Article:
E'en take the counsel which I gave you
Or better precepts if you can impart ;
Why do; I'll follow them with all my heart.
IN THE MANNER OF DR. SWIFT.
'Tis true, my lord, I gave my word
I would be with you June the third ;
Changed it to August, and (in short)
Have kept it as you do at court.
You humour me when I am sick,
Why not when I am splenetic?
In town what objects could I meet?
The shops shut up in every street,
And funerals blackening all the doors,
And yet more melancholy whores:
And what a dust in every place?
And a thin court that wants your face,
And fevers raging up and down,
And W* and H** both in town!
The dog days are no more the case.'
"Tis true, but winter comes apace:
Then southward let your bard retire,
Hold out some months 'twixt sun and fire;
And you shall see, the first warm weather,
Me and the butterflies together.
My lord, your favours well I know;
"Tis with distinction you bestow,
And not to every one that comes,
Just as a Scotsman does his plums.
Pray take them, sir-enough's a feast:
Eat some, and pocket up the rest'—
What, rob your boys? those pretty rogues;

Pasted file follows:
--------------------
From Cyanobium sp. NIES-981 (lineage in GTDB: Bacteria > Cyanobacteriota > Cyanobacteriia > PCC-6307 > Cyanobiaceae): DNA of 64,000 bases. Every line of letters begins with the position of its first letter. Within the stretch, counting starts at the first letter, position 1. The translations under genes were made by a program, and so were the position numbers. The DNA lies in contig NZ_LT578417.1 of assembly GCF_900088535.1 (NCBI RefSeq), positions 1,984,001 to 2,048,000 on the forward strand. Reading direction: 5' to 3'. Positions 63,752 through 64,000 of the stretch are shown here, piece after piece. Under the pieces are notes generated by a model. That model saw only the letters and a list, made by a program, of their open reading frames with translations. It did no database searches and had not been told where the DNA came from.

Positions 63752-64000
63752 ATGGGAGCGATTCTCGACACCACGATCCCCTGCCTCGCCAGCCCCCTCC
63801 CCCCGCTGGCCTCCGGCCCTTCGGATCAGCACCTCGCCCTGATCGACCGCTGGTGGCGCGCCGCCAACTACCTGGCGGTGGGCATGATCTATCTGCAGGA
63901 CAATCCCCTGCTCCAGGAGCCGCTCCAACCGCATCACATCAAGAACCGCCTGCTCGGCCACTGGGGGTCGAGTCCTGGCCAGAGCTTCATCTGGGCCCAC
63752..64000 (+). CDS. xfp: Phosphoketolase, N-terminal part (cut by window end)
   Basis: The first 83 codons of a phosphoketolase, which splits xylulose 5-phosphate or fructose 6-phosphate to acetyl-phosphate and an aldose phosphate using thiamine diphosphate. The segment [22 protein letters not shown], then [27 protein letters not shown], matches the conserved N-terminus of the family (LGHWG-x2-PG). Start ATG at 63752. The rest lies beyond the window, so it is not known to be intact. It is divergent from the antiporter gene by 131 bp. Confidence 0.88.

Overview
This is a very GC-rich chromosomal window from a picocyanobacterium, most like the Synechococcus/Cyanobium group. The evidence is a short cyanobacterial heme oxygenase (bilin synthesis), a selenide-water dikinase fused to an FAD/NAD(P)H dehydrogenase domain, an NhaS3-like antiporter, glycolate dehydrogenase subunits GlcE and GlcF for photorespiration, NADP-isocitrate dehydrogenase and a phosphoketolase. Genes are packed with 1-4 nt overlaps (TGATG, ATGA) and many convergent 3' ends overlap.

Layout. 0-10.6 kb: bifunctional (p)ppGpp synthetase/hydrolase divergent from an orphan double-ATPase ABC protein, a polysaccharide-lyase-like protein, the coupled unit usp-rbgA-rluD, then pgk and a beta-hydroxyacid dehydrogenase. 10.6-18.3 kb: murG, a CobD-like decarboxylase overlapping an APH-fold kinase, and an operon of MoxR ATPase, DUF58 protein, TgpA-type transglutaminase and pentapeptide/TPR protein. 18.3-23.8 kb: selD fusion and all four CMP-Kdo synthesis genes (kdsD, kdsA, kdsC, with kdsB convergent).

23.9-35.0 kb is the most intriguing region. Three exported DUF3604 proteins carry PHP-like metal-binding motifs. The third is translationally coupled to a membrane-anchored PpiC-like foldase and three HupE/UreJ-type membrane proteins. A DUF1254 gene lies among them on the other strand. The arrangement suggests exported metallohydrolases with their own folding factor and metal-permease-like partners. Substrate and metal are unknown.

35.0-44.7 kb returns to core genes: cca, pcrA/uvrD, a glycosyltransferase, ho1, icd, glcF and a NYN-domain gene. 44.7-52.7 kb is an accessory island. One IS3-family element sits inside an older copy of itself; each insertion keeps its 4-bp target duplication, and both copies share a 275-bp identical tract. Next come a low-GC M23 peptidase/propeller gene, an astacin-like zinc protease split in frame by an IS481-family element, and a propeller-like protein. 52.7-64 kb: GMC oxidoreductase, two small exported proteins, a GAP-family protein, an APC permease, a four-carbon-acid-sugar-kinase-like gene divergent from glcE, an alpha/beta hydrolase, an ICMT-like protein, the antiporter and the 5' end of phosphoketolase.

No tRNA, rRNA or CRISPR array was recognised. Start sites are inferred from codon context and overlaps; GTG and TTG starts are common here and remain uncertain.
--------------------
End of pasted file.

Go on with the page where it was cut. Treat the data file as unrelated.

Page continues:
No, sir, you'll leave them to the hogs.'
Thus fools with compliments besiege ye,
Contriving never to oblige ye,
Scatter your favours on a fop,
Ingratitude's the certain crop;
And 'tis but just, I'll tell you wherefore:
You give the things you never care for.
A wise man always is or should
Be mighty ready to do good;
But makes a difference in his thought
Betwixt a guinea and a groat.
Now this I'll say, you'll find in me
A safe companion, and a free;
you 'd have me always nearA word, pray, in your honour's ear: I hope it is your resolution
To give me back my constitution,
The sprightly wit, the lively eye,
The' engaging smile, the gaiety
That laugh'd down many a summer sun,
And kept you up so oft till one;
And all that voluntary vein,
As when Belinda raised my strain.
A weasel once made shift to slink
In at a corn-loft through a chink,
But having amply stuff'd his skin,
Could not get out as he got in;
Which one belonging to the house
(Twas not a man, it was a mouse,)
Observing, cried, 'You scape not so;
Lean as you came, sir, you must go.'
Sir, you may spare your application,
I'm no such beast, nor his relation,
Nor one that temperance advance,
Cramm'd to the throat with ortolans;
Extremely ready to resign
may make me none of mine. South-sea subscriptions take who please, Leave me but liberty and ease.
"Twas what I said to Craggs and Child,
Who praised my modesty, and smiled.
'Give me, I cried, (enough for me)
My bread and independency!'
So bought an annual rent or two,
And lived-just as you see I do;
Near fifty, and without a wife,
I trust that sinking fund, my life.
Can I retrench? Yes, mighty well,
Shrink back to my paternal cell,
A little house with trees a-row,
And, like its master, very low;
There died my father, no man's debtor,
And there I'll die, nor worse nor better.
To set this matter full before ye,
Our old friend Swift will tell his story.
'Harley, the nation's great support'—
But you may read it, I stop short.